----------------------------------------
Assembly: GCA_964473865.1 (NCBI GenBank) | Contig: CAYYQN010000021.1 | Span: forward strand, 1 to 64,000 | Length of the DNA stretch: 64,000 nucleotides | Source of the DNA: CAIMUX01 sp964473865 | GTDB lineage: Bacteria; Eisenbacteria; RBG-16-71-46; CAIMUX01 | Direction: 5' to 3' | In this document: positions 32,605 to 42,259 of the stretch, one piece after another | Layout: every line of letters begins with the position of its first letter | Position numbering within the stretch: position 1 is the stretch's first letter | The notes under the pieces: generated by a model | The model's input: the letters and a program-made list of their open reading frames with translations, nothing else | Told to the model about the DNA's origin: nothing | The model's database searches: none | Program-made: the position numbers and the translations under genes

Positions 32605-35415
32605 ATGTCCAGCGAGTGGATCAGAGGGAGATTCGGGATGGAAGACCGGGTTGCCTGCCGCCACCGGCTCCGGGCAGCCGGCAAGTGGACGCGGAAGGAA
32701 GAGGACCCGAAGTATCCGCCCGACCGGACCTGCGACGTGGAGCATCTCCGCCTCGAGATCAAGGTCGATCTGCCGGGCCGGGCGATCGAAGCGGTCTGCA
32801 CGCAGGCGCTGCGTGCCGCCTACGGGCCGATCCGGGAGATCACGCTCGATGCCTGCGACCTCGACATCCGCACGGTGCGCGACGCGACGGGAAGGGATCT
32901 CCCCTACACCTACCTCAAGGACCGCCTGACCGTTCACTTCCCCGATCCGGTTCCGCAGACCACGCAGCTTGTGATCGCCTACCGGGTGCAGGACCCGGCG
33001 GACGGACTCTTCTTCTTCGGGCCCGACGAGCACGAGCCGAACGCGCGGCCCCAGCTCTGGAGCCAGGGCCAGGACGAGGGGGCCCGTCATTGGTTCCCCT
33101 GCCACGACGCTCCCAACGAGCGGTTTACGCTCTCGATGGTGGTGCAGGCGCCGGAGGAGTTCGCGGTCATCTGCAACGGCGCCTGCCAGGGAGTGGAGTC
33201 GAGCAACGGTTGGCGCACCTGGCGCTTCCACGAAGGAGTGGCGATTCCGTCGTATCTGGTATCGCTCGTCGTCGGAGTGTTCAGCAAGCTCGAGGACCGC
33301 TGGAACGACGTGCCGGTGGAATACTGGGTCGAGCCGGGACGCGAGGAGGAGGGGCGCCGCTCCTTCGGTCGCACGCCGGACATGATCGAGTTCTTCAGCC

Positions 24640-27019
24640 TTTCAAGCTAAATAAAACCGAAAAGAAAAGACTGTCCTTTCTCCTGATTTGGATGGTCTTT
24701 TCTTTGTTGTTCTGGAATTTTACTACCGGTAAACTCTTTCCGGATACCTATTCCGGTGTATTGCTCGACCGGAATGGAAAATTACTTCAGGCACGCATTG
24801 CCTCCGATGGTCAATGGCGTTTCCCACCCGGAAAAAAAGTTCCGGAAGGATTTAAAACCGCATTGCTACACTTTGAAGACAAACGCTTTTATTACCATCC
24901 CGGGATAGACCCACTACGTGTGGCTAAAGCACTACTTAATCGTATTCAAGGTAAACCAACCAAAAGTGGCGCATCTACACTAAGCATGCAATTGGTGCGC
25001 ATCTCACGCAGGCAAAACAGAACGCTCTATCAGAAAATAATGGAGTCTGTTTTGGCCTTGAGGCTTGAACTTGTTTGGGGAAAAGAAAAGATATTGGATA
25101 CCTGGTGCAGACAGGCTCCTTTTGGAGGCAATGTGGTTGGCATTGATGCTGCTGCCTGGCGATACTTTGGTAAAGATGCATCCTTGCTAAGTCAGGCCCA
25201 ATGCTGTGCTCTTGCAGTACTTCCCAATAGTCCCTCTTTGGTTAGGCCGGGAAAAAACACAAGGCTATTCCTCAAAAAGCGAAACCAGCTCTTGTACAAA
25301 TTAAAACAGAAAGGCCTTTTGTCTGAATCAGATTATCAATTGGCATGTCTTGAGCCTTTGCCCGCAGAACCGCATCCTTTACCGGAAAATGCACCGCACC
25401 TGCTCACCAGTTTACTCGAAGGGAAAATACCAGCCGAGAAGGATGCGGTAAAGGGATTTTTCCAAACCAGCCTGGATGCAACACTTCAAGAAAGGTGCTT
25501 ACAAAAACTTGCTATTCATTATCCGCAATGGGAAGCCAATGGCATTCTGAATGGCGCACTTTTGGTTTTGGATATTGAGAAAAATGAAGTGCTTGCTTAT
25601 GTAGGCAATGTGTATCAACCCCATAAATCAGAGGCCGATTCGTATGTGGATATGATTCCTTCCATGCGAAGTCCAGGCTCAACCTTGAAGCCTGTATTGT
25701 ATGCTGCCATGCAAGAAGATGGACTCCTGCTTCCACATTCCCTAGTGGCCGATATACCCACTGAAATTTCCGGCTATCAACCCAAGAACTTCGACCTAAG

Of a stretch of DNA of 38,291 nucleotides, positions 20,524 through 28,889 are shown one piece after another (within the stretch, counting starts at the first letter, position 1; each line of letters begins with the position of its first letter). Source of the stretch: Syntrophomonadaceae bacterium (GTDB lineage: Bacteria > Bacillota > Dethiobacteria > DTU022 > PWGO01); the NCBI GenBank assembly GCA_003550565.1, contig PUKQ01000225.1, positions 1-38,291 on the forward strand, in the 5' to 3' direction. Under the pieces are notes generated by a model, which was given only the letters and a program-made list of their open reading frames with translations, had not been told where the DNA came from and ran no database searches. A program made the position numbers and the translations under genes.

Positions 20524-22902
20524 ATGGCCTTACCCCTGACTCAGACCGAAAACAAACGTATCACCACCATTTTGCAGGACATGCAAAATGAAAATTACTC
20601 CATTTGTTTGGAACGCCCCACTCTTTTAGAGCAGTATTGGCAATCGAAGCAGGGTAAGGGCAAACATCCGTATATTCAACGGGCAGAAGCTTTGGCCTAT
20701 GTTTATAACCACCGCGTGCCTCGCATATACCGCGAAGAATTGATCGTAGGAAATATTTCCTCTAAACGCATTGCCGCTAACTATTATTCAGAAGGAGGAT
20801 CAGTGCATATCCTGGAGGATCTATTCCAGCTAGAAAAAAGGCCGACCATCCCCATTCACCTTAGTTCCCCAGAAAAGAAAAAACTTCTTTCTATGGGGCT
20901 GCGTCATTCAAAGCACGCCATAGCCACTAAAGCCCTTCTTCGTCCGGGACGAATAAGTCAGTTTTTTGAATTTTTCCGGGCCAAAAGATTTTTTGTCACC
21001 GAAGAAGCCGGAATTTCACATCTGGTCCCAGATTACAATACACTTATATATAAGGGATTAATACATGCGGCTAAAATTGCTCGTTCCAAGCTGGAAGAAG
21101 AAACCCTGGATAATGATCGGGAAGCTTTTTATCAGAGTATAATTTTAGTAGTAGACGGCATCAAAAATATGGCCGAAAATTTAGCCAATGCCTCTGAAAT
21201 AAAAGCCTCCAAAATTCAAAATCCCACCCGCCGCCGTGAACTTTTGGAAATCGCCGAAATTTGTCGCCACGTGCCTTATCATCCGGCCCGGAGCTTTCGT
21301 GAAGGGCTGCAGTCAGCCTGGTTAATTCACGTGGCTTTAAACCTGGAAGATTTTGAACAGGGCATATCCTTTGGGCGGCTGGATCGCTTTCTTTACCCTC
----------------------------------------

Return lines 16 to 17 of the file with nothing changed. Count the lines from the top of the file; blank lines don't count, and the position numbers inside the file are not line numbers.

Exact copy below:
25001 ATCTCACGCAGGCAAAACAGAACGCTCTATCAGAAAATAATGGAGTCTGTTTTGGCCTTGAGGCTTGAACTTGTTTGGGGAAAAGAAAAGATATTGGATA
25101 CCTGGTGCAGACAGGCTCCTTTTGGAGGCAATGTGGTTGGCATTGATGCTGCTGCCTGGCGATACTTTGGTAAAGATGCATCCTTGCTAAGTCAGGCCCA